Advertisement
Baltimore City

Morning blaze damages five homes, including vacant units, in Brooklyn; no injuries reported

Baltimore City firefighters spent hours Tuesday morning battling a three-alarm fire that impacted five rowhomes in the Brooklyn neighborhood.

The fire started about 4:30 a.m. in the 3600 block of South Hanover Street, according to the Baltimore City Fire Department. A total of five rowhomes were on fire, of which four were vacant. Residents of the occupied unit weren’t home at the time of the fire, said Blair Adams, city fire department spokesperson.

Advertisement

One building was destroyed and another sustained a partial collapse, the department said. The fire was extinguished before 10 a.m. Tuesday. There were no injuries reported.

Onlookers at the scene Tuesday afternoon stood on sidewalks, lamenting to each other about how vacant properties pose fire hazards. They also noted that sometimes there are occupants within vacant homes.

Advertisement

Neighbors also watched as Baltimore Gas & Electric employees worked to restore power. The fire had damaged some power lines and poles.

A worker said the area could be closed for most of the day while workers repair at least three damaged power line poles. Officials had fenced off the ruble that remained in the aftermath of the fire.

Breaking News Alerts

Breaking News Alerts

As it happens

Be informed of breaking news as it happens and notified about other don't-miss content with our free news alerts.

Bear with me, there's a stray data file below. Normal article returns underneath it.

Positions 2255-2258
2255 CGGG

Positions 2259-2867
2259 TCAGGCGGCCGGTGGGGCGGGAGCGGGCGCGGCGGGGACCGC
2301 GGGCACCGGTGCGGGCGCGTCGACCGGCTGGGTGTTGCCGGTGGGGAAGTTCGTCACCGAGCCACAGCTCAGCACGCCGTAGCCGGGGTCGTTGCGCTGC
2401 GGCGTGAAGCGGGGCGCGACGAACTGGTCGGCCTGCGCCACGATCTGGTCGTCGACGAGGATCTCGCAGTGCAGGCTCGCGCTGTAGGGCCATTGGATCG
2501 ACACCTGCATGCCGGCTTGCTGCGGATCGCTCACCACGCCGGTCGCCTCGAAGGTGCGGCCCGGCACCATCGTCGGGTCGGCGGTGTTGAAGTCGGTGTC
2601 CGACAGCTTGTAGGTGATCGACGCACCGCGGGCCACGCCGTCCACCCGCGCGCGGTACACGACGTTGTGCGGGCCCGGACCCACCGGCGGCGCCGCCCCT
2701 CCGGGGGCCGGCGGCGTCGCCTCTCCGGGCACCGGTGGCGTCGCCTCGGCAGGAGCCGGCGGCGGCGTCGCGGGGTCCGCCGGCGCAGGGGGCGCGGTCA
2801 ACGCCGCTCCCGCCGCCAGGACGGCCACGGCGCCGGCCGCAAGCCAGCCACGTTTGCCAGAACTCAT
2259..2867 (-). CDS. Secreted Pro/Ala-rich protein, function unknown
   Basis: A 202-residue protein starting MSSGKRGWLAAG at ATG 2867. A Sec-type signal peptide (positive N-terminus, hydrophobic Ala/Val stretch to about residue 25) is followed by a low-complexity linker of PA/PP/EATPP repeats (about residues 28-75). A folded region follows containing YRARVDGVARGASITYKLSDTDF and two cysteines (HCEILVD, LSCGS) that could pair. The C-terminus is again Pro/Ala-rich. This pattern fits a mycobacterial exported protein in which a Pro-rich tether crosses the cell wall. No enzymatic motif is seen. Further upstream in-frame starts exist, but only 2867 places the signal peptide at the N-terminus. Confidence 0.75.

Baltimore’s vacant housing has been an issue for the city and a growing frustration for people who own or have to live near them.

Last month, a fire ripped through a vacant home in Carrollton Ridge in Southwest Baltimore. There, Baltimore Police found a dead body inside that had been shot. The owner of the home had warned the city months ago there could be a fire.

Mayor Brandon Scott in March announced plans to spend $100 million of the city’s $641 million American Rescue Plan funds on a housing initiative, which includes a strategy to address vacant housing.

It was the deaths of three Baltimore firefighters in a South Stricker Street vacant building fire Jan. 25 that renewed attention on the city’s vacant house issue.

Advertisement

Previous mayors had plans to reduce the number of vacant properties, with new buildings abandoned as fast as the old ones were dealt with.


Advertisement